Anderton is a writer with a deft touch, creating something we can see, feel and even smell, and then she gently twists it into something weird and disturbing. Every story is like this to one extent or another. There isn’t a bad story in this collection – it’s one of the strongest single-author collections to come out for a long time – but it’s impossible not to have favourites. The beauty of the variety here is that everyone is likely to have different favourites. For me, the stand-out stories are Out Hunting for Teeth, Sanaa’s Army and Mah Song (one of two originals in the collection – the other original being Fence Lines.) But those three are almost arbitrarily picked, because every story is great. Tomorrow, in a slightly different mood, I might pick three different ones.

The Bone Chime Song and other stories is a powerful and compelling debut collection from an author who is barely started on her journey and already producing work of incredible quality. I can’t wait to see where she goes from here.


Horror! Under the Tombstone, selected by David A Sutton – review by Mario Guslandi

under-the-tombstoneHorror! Under the Tombstone

Selected by David A Sutton

Trade Paperback , 333 pages

Publisher: Shadow Publishing , UK 2013

The ‘70s  were mythical years for the British horror scene, as regards both books and movies, but , with a few exceptions, the names of the authors of supernatural fiction of that long gone era  are now mostly forgotten.

Reprinting a bunch of stories that previously appeared in the anthologies New Writings in Horror and the Supernatural vol 1 & 2 (1971 and 1972) is an interesting venture not only as a mere tribute to nostalgia, but also as a way to document the canons and the style of a dark fiction born and developed in a different age.

Predictably, a good amount of the stories  sound a bit outdated, even naïve, when read some forty years later. Only great literature survives the passing of times and fashions, and this is certainly not the case for the majority of the tales included in the present volume, even when the authors are the likes of Ramsey Campbell, Rosemary Timperley, David A Sutton, Robert P Holdstock and so on.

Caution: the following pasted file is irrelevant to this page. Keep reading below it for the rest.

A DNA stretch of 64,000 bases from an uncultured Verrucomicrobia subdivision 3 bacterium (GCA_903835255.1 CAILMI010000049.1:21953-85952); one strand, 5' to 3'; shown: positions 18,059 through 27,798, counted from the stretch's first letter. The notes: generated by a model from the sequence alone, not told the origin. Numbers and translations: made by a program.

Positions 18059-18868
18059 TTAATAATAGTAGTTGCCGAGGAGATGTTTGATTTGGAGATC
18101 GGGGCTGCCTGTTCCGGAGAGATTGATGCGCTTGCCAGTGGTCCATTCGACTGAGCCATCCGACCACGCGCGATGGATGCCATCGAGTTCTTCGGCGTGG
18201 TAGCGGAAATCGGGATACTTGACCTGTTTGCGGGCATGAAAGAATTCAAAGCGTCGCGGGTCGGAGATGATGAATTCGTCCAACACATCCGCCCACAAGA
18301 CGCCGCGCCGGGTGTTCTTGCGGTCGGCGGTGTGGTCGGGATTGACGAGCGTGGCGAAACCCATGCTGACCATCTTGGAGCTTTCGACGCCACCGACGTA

Some of the tales, however, do maintain their strength and are still able to entertain and disquiet the reader just as if written today.

Among those tales I’ll mention, first of all, “Goat” by David Campton, a solid piece of supernatural fiction portraying the uncanny, lethal powers of an old man using witchcraft to terrify and kill, and “The Hollow Where” by Michael G Coney, an odd tale where two couples of farmers keep shifting roles, due to  the paranormal influence of a haunted area on the hill nearby.

Bryn Fortney’s “Shrewhampton North-East” is a very fine example of Kafkaesque nightmare, served with a touch of black humour, about a group of passengers indefinitely stuck in an unknown train station.

“The Inglorious Rise of the Catsmeat Man” by Robyn Smyth is a very enjoyable, although not quite original story revolving around a delicious catsmeat of disreputable origin while “Infra-Man” by Roger Parkes  is a bizarre yet powerful story where a husband who shouldn’t be there appears in infrared pictures, much to the dismay of his displeased wife.

In the claustrophobic “Under the Tombstone” by Kenneth Bulmer, inhuman creatures lurk under a tombstone in an ancient, now deconsecrated church, while in the pleasurable “A Bottle of Spirits” by David A Riley a young man manages to get hired as the assistant to a stage magician and to discover the secret of his supernatural powers.

In short a pleasant and interesting  journey into the horror and supernatural fiction of a  not too distant time when the world was less sophisticated and our fears were perhaps more simple.

- Mario Guslandi